Once your objectives for HR and employees are in place, now it’s time to research and narrow down.
3. Identify which brokers are available in your area
As with tech platforms, the best way to identify a preliminary list of brokers is to ask around: other HR benefits managers, founders, or decision-makers at businesses like yours.
Outside of that, it’s important to leverage local resources. A Google search will obviously get you somewhere, but check out the “book of lists” from local media companies or even consumer review sites (e.g., Yelp). I’m sure you can come up with even more locally relevant resources for you.
Take a quick look at each firm’s website. Are they part of a large national firm? What does the site look like? Do they explicitly mention employee benefits? What “feeling” do you get as you conduct your initial search?
Since you have objectives in place from the previous activity, it should take little time to come up with a list of about five options that may make sense for your company to meet your objectives and align with your brand and culture. However, it’s ultimately going to come down to the individual relationship as a reflection of that — not a pretty marketing site.
Because of this, the approach in choosing a broker differs drastically from choosing a tech platform. While finding the right tech platform can be done by reading their site and content, getting a trial/demo, and maybe calling a sales rep, finding a benefits broker can be a much more time-consuming and personal process. Depending on your short list of brokers, you likely need a short intro call and then a live interview. Many brokers consider this a sales meeting to win your business, but you should think of it like an interview and conduct it as such.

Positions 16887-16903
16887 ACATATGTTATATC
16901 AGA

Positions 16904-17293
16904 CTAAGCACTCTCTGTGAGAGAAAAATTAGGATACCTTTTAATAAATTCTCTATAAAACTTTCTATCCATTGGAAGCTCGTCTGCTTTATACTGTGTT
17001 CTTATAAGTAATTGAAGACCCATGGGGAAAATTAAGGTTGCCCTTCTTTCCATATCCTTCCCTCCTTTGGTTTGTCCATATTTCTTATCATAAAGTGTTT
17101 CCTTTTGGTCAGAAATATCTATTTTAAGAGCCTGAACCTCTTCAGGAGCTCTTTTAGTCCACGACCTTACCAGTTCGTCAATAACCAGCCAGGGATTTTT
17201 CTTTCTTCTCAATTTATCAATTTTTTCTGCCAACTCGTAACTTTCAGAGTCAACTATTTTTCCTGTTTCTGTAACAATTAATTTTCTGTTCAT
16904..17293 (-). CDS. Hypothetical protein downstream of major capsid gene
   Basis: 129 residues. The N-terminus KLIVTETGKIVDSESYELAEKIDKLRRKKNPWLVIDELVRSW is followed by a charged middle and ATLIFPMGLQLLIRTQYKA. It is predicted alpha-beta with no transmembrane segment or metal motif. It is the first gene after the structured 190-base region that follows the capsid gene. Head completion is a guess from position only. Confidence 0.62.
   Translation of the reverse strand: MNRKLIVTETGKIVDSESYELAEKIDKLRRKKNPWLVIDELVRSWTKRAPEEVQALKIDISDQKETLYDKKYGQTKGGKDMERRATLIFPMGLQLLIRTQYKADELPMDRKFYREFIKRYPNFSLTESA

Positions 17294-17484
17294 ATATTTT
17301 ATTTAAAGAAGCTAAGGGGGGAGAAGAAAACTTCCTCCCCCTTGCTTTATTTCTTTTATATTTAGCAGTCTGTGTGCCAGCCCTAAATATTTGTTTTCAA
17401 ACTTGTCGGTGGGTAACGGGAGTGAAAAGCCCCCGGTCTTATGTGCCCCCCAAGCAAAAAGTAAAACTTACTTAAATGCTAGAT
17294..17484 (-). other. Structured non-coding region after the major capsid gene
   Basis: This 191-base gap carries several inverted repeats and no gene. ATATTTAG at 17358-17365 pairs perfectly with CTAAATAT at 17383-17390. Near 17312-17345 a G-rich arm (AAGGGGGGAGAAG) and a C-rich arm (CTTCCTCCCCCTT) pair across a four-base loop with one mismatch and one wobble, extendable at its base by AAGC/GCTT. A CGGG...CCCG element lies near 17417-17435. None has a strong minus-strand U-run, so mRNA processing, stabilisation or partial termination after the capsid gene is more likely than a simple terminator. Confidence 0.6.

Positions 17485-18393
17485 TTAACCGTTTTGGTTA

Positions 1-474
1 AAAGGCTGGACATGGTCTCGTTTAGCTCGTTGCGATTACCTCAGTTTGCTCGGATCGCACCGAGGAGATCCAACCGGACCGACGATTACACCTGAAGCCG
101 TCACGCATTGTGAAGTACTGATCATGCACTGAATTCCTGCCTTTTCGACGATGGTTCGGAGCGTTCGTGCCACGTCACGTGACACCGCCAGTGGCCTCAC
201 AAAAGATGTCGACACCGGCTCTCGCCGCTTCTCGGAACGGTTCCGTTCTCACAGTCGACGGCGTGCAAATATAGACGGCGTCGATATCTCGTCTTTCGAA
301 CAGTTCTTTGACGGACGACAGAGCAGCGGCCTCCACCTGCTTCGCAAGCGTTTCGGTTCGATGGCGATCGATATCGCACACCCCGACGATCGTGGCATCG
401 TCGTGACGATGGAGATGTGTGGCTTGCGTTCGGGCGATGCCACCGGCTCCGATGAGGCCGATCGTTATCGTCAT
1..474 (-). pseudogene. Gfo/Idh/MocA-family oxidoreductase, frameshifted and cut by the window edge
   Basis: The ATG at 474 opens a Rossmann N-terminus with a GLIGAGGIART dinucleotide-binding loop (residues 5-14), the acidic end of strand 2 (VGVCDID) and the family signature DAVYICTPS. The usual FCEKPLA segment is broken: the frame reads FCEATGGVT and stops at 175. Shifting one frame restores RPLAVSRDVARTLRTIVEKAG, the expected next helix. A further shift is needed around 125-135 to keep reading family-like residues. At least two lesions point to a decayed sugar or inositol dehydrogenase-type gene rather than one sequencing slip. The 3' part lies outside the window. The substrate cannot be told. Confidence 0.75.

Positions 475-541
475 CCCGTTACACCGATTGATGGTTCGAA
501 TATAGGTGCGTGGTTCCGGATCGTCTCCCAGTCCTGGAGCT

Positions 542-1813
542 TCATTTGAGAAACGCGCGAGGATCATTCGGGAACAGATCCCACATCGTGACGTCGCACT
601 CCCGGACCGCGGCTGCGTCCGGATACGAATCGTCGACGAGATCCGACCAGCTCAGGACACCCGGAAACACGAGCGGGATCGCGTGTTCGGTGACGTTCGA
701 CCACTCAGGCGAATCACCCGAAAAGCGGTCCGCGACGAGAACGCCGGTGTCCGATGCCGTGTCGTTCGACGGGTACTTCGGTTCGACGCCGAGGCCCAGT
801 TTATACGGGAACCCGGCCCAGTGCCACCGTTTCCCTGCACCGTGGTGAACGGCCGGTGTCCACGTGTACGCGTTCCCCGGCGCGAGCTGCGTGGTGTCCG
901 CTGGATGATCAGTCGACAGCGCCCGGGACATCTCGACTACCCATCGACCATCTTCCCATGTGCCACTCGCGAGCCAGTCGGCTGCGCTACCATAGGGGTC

4. Interview the candidates
Here are some questions to ask:
“How will you help me develop a benefits package for my company?”
Make this question open-ended, and follow up with a number of “What’s next?” or “Why that step?” or “And who will I directly be working with?” questions.
What you’re looking for here is to get a feel for how they approach working with you. Do they spend a lot of time trying to understand your team and culture? Do they talk about how they have special deals with preferred carriers and always recommend those? Do they focus on the fact that they farm out your quote to 10 carriers and will bring only the lowest quotes back to you? This is really about understanding their philosophy and deciding if it matches your needs.
“What are the time requirements to build that package?”
There is no right answer here and more time isn’t necessarily better or worse, but you should think about how this question relates to your objectives. Does the broker require weekly lunch meetings for six weeks before getting your first quote? Can they get you quotes tomorrow so you can meet a deadline to add benefits? Do they spend significant time educating you on what they are building or simply ask some questions and then come back with the solution? What works best for you?